By Allon Raiz
The scale of the national COVID-19 lockdown is unprecedented in living memory. The repercussions – personal, professional, national and international – will reverberate for years to come. As entrepreneurs, we need to be making the right decisions for right now to ensure that our businesses and our people’s livelihoods do not become another casualty of the virus. In this series of articles, Allon Raiz, CEO of top business incubator Raizcorp, shares his views and insights on weathering the storm and even thriving after it.
According to current statistics, there is an approximately 60% probability of all citizens on planet earth contracting COVID-19. Whether it’s early on or later in the curve, according to the experts, that is the probability. It is therefore prudent for you, as the leader of your organisation, to plan for the probability of contracting the disease yourself.
We all know the importance of leadership in any context, and particularly in a business. During a crisis, strong leadership is even more critical. Should a business leader be afflicted with COVID-19 and be unable to think cogently or communicate well or even at all, this will leave the small business rudderless and leaderless. For small businesses that are probably marginal at best and already battling the current economic tsunami, this may well be a fatal blow.
It is therefore incredibly important for entrepreneurs to plan well for this possibility or, as the statisticians claim, this probability.
Who will do what while you are man or woman down? What is your plan? What is the sequencing of your plan? Who will have authority to do what? Who will have the ability to sign contracts? Who will have the ability to make payments? Et cetera, et cetera.
Entrepreneurs live in risk and, as such, have developed coping mechanisms to deal with that risk. A positive and optimistic demeanour is one of those mechanisms. Some entrepreneurs – especially the ones who have been consistently successful (or lucky) – might have developed a “bullet-proof” attitude, and are most likely therefore to resist even the idea that they might form part of the 60% who contract COVID-19. This reluctance to accept the statistical probabilities is exactly the opposite of what is required right now. Planning for the worst and steering the business for the best is a more prudent approach. For this reason, the most important thing you can do right now is to “embrace your X” (X being your functional replacement during a time you might not be effective or operational). Once you embrace your X, all sorts of possibilities and options begin to open up for a more sustainable future.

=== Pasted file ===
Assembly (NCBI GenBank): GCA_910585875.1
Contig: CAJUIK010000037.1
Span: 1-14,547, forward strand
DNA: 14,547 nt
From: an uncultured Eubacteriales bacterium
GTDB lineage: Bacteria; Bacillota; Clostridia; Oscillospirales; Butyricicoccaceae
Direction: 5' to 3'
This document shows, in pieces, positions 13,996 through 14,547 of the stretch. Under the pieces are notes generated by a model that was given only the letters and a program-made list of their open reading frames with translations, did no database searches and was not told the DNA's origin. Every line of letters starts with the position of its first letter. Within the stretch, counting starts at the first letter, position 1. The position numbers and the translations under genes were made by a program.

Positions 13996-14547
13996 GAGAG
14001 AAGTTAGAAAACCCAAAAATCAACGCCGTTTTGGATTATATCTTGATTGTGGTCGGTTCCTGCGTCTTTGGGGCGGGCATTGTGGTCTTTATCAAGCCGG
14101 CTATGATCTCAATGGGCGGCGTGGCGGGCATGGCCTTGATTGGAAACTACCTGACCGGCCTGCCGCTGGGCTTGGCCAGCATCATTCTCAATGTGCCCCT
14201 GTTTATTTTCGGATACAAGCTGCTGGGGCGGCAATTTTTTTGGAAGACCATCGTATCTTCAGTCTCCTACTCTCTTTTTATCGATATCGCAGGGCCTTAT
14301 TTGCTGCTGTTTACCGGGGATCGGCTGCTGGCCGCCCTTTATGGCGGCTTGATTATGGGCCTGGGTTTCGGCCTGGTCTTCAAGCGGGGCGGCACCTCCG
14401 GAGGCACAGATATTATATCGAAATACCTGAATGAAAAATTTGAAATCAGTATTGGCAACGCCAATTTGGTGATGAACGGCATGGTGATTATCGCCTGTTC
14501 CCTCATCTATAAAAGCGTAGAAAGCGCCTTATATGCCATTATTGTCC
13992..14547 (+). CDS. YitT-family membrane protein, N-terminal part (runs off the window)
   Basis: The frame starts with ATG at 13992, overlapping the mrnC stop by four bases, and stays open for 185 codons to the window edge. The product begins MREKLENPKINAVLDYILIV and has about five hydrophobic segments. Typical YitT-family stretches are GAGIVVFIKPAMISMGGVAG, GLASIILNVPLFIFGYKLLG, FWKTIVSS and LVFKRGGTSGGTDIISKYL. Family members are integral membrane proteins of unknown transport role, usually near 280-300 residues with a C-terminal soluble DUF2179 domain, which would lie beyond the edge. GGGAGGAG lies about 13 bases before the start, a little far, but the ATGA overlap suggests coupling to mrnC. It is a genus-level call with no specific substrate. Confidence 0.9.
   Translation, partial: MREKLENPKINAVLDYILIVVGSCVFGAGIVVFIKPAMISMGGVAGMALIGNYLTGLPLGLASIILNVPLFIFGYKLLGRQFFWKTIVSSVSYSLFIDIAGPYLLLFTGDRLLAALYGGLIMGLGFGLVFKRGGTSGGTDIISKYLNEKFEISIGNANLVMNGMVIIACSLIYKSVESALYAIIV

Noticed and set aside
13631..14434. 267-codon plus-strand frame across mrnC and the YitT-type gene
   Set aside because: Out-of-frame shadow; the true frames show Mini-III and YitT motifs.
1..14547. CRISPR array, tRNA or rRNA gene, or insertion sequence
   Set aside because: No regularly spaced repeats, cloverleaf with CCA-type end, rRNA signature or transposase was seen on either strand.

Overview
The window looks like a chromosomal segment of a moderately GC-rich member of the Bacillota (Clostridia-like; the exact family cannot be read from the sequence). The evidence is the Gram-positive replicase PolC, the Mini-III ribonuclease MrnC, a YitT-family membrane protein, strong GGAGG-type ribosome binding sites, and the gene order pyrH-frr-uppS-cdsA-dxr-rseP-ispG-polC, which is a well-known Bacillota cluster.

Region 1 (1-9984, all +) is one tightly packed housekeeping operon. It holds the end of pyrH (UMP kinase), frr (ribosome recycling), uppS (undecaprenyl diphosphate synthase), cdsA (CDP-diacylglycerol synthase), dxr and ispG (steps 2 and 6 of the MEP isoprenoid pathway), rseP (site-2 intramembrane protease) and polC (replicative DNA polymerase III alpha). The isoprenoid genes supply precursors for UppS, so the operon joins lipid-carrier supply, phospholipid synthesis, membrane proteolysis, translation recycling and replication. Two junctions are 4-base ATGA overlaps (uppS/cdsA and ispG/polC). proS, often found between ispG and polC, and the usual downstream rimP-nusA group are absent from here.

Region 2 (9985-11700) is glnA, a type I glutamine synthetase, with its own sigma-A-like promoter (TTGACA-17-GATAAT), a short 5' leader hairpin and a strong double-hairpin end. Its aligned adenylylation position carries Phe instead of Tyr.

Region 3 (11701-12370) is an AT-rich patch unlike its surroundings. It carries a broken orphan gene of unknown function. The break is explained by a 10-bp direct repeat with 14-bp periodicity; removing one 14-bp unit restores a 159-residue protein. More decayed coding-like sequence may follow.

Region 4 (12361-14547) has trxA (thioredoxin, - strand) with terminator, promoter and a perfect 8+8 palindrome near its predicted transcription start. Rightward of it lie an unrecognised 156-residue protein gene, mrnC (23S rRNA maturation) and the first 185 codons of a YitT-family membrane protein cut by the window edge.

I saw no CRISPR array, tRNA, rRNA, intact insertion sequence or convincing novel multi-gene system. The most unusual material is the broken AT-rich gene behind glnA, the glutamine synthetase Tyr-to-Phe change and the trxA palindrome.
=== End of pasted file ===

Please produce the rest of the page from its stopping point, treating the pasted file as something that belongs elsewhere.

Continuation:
You need to sort out all of these things now, and not as you realise that your throat is scratchy and you sit nervously awaiting your COVID-19 test results. The time to act is NOW!
Once you have built out your plan (including all your delegation of authority), it’s important to convene your management team if you have one – and if you don’t, then the balance of your team – to have a frank and honest discussion with them about the plan, communicating what each and every person is required to do should you, as the leader of the organisation, contract the virus. It is important that you take questions from your team during this time. My suggestion is that you have these meetings or discussions more than once in order to normalise the situation as much as possible beforehand. (As an aside, this is exactly what I have been talking to my exco about for several weeks.)
Your plan should be written down, and it should be administered by someone you have identified as your second in command to take over should you be taken ill. The concept of a country’s vice-president is very appropriate here. If the president is not available, his or her vice acts on his or her behalf.
This situation is also reminiscent of the soldiers in the trenches during the first world war who gave their friends instructions about who to write to, or who to return keepsakes to, should they not return from an assault on the opposing trenches. The probability is high that you will come back but it will be while you are away that these instructions and directions will count most. Any loss of leadership and direction during the crisis may well mean life or death – not for you but for your business.